The greenhouses, all glazed, contain plant nurseries.
Entries at Jardim do Cerco, Mafra
Jardim do Cerco is a free entrance garden.
For more information, we recommend the official website of the Municipality of Mafra, which manages the garden space.
Location: Largo General Humberto Delgado (Alongside the north entrance of the Mafra National Palace) – Mafra – Lisbon
More Information: www.cm-mafra.pt and then at ‘selecionar idioma’ pick ‘Inglês’
How to get to Mafra
where is Mafra
From Lisbon, Mafra is 25 km (or 15.5 mi) to the north, in other words, if you are in the Portugal Capital city, very quickly you can visit this village and its magnificent Palace.
See below for tips on how to get from Lisbon to Mafra.
Mafra is close to the coast, 10 km (or 6 mi) from the beaches of Ericeira, the latter being famous for surfing.
If you are in Sintra or Cascais / Estoril, Mafra is 25 km (or 15.5 mi) and 35km (or 21.7 mi) away, respectively.
From Óbidos to Mafra is 70 km (or 43.5 mi).
To mafra by car
From Lisbon: Calçada de Carriche => A8 (Leiria / Loures) => Exit 5 => A21 (Ericeira / Mafra / Malveira) => Exit 3 (Mafra-Este / Sintra) => N116 (36 Km or 22.4 mi, 0h30)
TO MAFRA BY BUS
From Lisbon: Campo Grande Station => Mafra Bus Stop (Convent) (0h50, operator Mafrense: Timetable)
TO MAfra by Train
From Lisbon: Rossio Station => Mafra Station (1h00, CP operator: Timetable)
What to do in Mafra
VISIT THE Mafra National Palace
The Mafra National Palace is one of the largest in the world and the most important building of baroque architecture in Portugal, inspired by the Papal Rome.
Visiting the Mafra Palace is like travel back in time and bring the past of the Kings, Queens and their courts to life. Not forgetting the charm of the beautiful Library, which is one of the most important in Europe.
For all this, and many others things that you can discover in this post, be sure to visit the Mafra Palace, classified as a UNESCO World Heritage Site!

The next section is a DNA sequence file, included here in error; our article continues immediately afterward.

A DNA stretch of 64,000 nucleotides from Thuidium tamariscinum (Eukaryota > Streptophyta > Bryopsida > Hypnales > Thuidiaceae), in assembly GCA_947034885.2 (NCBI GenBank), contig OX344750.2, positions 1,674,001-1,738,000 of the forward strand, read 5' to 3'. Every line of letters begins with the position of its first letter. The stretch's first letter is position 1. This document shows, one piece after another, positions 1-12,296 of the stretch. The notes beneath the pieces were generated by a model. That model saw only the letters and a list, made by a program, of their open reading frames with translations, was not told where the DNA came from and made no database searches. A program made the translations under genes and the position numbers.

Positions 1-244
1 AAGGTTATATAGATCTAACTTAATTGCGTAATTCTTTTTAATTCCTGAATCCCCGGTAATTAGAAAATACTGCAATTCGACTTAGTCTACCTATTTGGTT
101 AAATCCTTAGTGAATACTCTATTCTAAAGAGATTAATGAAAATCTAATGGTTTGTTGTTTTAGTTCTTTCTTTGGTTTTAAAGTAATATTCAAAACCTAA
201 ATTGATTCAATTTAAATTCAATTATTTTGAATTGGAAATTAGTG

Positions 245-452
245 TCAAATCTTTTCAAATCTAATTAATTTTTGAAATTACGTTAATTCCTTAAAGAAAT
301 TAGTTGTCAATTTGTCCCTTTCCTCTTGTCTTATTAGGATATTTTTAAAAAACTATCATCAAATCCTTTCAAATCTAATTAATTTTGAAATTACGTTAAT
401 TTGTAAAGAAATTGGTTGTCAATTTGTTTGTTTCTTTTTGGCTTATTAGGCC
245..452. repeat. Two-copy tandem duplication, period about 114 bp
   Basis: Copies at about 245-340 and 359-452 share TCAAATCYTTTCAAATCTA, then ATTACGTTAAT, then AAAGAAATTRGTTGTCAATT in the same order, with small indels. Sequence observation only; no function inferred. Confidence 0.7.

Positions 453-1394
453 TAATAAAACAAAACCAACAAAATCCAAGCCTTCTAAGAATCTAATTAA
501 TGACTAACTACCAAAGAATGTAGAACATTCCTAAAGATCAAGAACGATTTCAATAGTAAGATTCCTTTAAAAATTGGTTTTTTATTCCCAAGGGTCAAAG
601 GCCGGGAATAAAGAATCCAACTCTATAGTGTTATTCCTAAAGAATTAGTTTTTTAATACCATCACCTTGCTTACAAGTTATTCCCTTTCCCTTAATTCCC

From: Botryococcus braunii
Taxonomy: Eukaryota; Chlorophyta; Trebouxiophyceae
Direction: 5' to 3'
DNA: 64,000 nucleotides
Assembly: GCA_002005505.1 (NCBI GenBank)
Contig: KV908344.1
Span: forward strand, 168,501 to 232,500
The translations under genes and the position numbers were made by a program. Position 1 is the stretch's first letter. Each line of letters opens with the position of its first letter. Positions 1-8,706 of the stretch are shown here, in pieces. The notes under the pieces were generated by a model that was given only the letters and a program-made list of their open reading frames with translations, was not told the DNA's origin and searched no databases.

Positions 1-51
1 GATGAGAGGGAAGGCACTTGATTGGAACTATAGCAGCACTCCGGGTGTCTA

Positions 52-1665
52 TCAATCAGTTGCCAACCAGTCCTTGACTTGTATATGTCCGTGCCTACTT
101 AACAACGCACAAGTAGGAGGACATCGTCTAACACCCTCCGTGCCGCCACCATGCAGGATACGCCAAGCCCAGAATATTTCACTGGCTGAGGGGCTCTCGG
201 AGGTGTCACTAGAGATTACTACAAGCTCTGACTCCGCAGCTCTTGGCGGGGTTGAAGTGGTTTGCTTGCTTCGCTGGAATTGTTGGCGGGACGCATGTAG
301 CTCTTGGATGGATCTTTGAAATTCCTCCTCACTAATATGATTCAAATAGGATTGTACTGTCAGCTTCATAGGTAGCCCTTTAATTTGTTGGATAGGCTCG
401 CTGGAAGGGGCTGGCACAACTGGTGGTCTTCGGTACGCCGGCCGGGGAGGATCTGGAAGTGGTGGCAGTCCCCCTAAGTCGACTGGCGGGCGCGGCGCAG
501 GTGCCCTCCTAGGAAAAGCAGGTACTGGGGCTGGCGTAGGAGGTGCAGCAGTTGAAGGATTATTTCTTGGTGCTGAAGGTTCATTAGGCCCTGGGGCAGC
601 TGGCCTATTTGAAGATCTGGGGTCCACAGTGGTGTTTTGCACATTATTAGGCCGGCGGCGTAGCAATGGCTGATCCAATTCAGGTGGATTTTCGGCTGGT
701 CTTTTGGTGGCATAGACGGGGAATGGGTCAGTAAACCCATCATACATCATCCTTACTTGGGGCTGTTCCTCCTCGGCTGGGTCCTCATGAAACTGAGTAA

Visit the Tapada Nacional de Mafra park
The Tapada Nacional de Mafra Park is a game reserve that was created by King D. João V, in the 18th century. It had the purpose of meetting the needs of the nearby Mafra Convent and National Palace and to serve as a leisure park and game reserve for the Royal Family, in a total of 1,200 hectares.
In Tapada, you can mainly enjoy the tranquility of nature and see the animals living outdoors. Children and adults can do trekking in the park walking trails, use a bicycle or the mini-train, with or without the help of a local guide.
You can also take night tours.
In fact, the Tapada Nacional de Mafra is a good place to go for a walk with your family near Lisbon and take great photos!
Local: Codeçal, 8 km (or 5 mi) from Mafra
Visit the Museum-village of José Franco
In the village of Sobreiro (between Mafra and Ericeira), José Franco, one of the most famous Portuguese potters, born in 1920, built a typical mini-village with a lot to see.
Certainly, inspired by his visits to the Mafra National Palace, master José Franco was taken with the idea of molding unique clay figures, with festive and rural details.
Free of charge, you can visit the tiny village-museum, between houses and “labyrinthine” spaces, which portray both professions, objects and living in the old Portuguese villages.
In addition, there is always bread with (or without) chorizo and freshly made sweet fritters!
Local: Sobreiro, 13 km (or 8.1 mi) from Mafra
Ericeira is a great place for strolling by the sea, enjoying the boats of the fishermen or walk about in the narrow streets of this beautiful village.
Next, you can also visit the World Surfing Reserve Interpretation Center next to the Tourist Office.
Local: Ericeira, 24 km (or 14.9 mi) from Mafra
Places to Visit in Lisbon
- TOP 10 Lisbon Attractions: Best Places and Activities
- 6 Best Day Trips around Lisbon: explore more of Portugal
- TOP 5 Cool Shopping Ideas in Lisbon
More Places to Visit in Portugal
- Alentejo: Self-guided walking tour in Mértola, Portugal
- Alentejo: Castro Verde, Portugal: Self-guided walking tour
- Aljezur, Algarve: Self-guided walking tour in Aljezur, Portugal
- Algarve: Self-guided walking tour in Lagos, Portugal
- Algarve: Self-guided walking tour in Portimão, Portugal
- Lisbon: Lisbon: Ultimate Travel Guide and Itineraries
- Lisbon: Self-guided walking tour in Palmela, Portugal
- Centre: Self-guided walking tour in Golegã: Horse Capital of Portugal
- Azores: Terceira Island Travel Guide, Azores
|To learn more about other LikedPlaces, go to our Destinations in Portugal page.|